I just want to know one thing. Why does every editor and most journalists believe that embedding with the US military somehow affects their objectivity more than sitting down and embedding with the terrorists? Do they have some kind of mind probe in the US military which renders journalists terminally stupid or more susceptible to manipulation? (don't answer that --- :) ) Or do they really think terrorists are just too damn honest or stupid to actually manipulate a journalist without no visible means of protection? I'm just saying the double standard is huge, and the worst of it is a journalist can't even recognize the double standard even when it is the size of an African Elephant, sitting in the same room with him, eating peanuts and dropping elephant turds in the corner.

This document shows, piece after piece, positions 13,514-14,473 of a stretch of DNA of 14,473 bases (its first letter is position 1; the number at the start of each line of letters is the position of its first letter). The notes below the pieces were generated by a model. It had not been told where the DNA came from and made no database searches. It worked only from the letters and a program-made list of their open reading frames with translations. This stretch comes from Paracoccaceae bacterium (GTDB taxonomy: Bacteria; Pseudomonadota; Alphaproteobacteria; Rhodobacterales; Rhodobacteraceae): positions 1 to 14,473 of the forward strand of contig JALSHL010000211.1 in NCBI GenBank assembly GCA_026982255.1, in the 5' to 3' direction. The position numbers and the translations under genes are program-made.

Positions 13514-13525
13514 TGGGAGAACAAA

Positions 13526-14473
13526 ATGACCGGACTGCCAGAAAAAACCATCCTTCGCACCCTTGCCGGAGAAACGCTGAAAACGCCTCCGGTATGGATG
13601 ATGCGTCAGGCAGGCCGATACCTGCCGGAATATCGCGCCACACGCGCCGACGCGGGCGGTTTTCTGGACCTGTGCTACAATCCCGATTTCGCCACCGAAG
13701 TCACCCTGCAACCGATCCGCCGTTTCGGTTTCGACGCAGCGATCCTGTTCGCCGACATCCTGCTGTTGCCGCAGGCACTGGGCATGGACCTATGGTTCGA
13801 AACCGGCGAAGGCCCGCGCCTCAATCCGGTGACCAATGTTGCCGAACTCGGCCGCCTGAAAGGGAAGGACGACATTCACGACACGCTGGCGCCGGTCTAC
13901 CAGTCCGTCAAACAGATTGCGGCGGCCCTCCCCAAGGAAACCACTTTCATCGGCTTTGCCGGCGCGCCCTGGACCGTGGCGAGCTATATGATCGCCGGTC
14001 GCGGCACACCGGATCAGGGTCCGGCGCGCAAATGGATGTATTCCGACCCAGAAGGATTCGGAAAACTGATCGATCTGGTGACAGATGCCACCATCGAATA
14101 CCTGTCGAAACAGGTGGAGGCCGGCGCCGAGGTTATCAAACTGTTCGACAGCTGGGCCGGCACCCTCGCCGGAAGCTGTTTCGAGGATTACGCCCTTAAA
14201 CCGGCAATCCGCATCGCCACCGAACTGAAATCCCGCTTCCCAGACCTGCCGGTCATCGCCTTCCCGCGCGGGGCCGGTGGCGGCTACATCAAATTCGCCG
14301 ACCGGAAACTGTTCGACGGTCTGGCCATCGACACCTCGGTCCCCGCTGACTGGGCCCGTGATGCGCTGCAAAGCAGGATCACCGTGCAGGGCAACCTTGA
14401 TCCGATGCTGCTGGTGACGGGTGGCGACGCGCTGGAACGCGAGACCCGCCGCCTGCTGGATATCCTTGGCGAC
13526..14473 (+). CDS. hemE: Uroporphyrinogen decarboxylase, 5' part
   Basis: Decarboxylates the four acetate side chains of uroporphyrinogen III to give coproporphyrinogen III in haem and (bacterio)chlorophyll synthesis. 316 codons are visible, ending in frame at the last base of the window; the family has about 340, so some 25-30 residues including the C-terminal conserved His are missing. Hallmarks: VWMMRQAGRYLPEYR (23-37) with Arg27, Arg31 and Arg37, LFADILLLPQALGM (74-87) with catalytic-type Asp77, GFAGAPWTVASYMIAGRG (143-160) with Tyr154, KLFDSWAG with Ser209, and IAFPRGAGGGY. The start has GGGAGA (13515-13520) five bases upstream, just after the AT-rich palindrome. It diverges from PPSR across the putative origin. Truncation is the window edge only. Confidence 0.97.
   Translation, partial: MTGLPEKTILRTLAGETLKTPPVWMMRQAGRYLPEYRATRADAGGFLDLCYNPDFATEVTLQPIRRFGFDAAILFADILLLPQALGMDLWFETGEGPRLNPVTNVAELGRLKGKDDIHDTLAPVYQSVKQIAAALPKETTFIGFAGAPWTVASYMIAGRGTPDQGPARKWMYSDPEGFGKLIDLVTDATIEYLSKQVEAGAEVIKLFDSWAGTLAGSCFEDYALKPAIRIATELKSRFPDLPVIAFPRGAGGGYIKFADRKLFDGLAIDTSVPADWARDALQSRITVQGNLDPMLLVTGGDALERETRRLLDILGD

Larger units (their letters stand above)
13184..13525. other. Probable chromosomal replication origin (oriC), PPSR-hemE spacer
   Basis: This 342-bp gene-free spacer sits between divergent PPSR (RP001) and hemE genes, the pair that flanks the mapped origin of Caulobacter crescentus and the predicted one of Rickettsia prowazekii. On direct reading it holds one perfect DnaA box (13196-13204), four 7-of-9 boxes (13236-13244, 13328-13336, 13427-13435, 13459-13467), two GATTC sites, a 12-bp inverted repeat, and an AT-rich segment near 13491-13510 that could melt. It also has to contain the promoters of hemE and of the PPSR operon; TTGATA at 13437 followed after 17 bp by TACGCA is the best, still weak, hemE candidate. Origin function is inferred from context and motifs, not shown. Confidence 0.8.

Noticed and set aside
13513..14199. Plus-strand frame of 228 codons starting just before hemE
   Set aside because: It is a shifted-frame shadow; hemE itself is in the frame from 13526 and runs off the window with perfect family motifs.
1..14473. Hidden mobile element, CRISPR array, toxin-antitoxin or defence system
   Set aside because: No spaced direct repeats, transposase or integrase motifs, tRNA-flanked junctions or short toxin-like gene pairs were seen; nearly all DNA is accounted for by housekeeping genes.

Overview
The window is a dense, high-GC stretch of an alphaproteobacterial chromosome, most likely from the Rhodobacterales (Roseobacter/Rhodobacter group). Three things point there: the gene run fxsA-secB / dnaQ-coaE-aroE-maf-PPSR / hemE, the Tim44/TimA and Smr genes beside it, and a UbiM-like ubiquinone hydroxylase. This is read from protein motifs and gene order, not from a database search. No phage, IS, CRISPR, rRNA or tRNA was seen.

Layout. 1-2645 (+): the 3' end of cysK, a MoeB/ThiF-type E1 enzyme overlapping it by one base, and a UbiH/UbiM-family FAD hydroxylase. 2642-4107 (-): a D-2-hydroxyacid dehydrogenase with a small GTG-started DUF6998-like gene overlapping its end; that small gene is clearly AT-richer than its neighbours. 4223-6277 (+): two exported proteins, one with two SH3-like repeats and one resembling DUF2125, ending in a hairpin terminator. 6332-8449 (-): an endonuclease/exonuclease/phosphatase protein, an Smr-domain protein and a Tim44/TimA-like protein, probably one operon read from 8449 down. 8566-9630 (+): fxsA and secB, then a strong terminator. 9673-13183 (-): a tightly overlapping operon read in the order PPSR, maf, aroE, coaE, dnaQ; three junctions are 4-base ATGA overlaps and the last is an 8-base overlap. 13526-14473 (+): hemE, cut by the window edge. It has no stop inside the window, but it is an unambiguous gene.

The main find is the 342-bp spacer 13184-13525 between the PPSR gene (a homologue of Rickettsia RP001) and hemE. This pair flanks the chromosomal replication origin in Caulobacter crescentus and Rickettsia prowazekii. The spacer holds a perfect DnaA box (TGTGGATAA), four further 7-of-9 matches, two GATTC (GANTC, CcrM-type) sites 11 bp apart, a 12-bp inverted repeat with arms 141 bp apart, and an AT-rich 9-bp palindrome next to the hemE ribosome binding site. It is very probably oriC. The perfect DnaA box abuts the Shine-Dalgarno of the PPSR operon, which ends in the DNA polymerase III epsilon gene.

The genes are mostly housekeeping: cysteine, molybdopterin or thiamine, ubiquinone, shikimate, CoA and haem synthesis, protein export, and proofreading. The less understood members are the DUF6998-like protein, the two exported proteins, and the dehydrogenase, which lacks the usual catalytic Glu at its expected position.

I guarantee, he could do better if he embedded every day, every hour with the US military. He'd get the true story. He'd see Iraq in all its squalor. And he'd know what the plan was, and whether it was working. He'd also know there probably aren't enough guys to go around, but there is also no way to make more magically appear either. We are doing our best with the smallest military force in history in that theater.

Clueless Morons.
-by SubSunk

a bed? man, i coulda used a bed when i got to baghdad. i was happy to scrounge a cot that had both end piece stretchers with it.

does this bed come with walls and/or a roof???
-by MajMike